When most people think of peat moss they recall sphagnum peat moss and its use as a soil amendment. Open a bag, and the first thing you'll notice is the extreme dryness of the moss, so much so that a puff of the brown particulates may even fly into the air. However, you'd be limiting yourself as a gardener if you limited peat moss to this single job since it's much more than just one of the options for amending your soil. Read on to learn more about where peat moss got its start and why it is such a useful part of your soil mix.
What is Peat Moss?
Peat moss became available in the 20th century but the dry, brown substance often purchased in the form of bags of sphagnum peat moss, but the end product is very different from the original plant. In bogs, sphagnum moss grows wet and green, and brighter dried versions are often used to create a base inside hanging baskets. The peat itself, however, is a mixture made up of mostly moss and some other plants that have been slowly decomposing in the bog wetlands for a very long time. While this time intensive process makes peat a fantastic soil amendment that can endure longer than comparable options, it takes so long to re-form the peat that it isn't actually considered a renewable resource.
In fact, industrial scale production of the thick brown layer under the moss, presents a threat of over-harvesting peat since it doesn't replenish quickly. Peat moss is not just something you can grow, harvest, and grow again so simply.
While it has been used in communities all over the world for centuries for things like creating insulated homes and even for burning as fuel, peat moss became a major soil amendment later on when people began to see just how many useful qualities it possesses.
Benefits of Peat Moss
Compared to compost, peat moss has a few easy benefits: for instance, it doesn't break down as quickly, so you don't have to apply it every single year, and it doesn't contain the seeds of other plants, which could potentially survive the composting process and sprout in your soil. Here are a few other ways that peat moss brings life to your garden.
If your soil isn't naturally acidic and you want to grow blueberries, tomatoes, or other acid-loving plants, your best bet is to amend your soil with some peat moss. A little bit of peat moss is alright for alkaline loving plants, but you are better off with an alkaline compost amendment, since this will also provide some of the mulching benefits but won't give them the incorrect pH. Acid-loving plants, like camellias, however, will thrive in the environment created by a soil generously amended with peat moss.
A major problem with soil that lets water move through it freely is that nutrients often move through as well, leaving plants' roots with less to draw upon. The nutrients generated through worms and other insects, run-off from other soil, and fertilizer will stay longer among your plants if you have peat moss, since it doesn't allow those nutrients to simply wash away with each watering. Many people note that this results in healthier plants with better fruits.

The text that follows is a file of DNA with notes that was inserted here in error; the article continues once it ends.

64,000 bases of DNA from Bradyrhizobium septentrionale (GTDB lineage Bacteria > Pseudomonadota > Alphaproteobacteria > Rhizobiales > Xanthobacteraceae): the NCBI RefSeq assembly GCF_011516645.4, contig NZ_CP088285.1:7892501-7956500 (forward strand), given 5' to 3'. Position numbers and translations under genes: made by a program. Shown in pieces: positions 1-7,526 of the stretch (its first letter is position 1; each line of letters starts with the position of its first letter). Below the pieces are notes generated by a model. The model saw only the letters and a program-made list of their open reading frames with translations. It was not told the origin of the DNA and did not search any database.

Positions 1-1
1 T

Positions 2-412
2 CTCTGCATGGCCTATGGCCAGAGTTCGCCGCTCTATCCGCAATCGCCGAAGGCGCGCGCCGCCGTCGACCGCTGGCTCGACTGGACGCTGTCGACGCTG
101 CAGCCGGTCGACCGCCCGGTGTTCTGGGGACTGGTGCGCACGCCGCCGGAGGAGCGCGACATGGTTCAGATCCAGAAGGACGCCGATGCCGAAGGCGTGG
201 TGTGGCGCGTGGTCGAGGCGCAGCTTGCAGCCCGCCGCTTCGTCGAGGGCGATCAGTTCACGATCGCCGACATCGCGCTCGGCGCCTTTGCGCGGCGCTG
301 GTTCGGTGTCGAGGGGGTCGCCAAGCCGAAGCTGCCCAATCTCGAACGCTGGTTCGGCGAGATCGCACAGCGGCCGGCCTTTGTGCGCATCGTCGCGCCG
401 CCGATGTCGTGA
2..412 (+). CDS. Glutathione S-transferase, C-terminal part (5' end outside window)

Peat moss can hold a lot of water and while this alone doesn't make it unique among gardening materials. However, using water-retaining peat doesn't result in a soil that's waterlogged and prone to rot that can damage delicate plant roots. Instead, it releases water slowly, allowing a natural flow of water into the aquifer without immediately drying out for your garden. This ability to retain and disperse water makes it a great amendment for sandy soil, which tends to pass water straight through and down into the deeper soil.
Aerated soil avoids compacting and restricting root growth, as well as allowing access to oxygen and other needed air particles. When you are creating a potting mix, peat moss can be a great option for part (not all!) of the potting medium. An excellent sample of a garden mix that will combine aeration, nutrients, and a good texture is 1/3 sphagnum peat moss, 1/3 vermiculite, and 1/3 compost. This ratio creates a balanced pH that combines all of the positive qualities listed above with some material that will keep water moving through the potting mix while retaining nutrients and enough water to not dry out entirely.
It is true that peat moss is a non-renewable resource, so it makes sense to avoid amending all the soil in all of your beds with this substance. A good rule of thumb is that, if a bed can thrive with compost as an amendment, a more renewable and nutrient-rich option. However, for acid-loving plants or starting seeds in a new bed, amending with peat moss will give you some excellent benefits. While most peat moss is not accessible for harvest, it is regenerated, albeit slowly, so sustainable use of peat moss could be possible. No matter why you use peat moss in your mixes, be grateful that this useful decomposed moss matter is available for our gardening use. It can certainly keep a garden bed appropriately aerated, nutrient-rich, and hydrated, even when mixed in only a small proportion with other substances.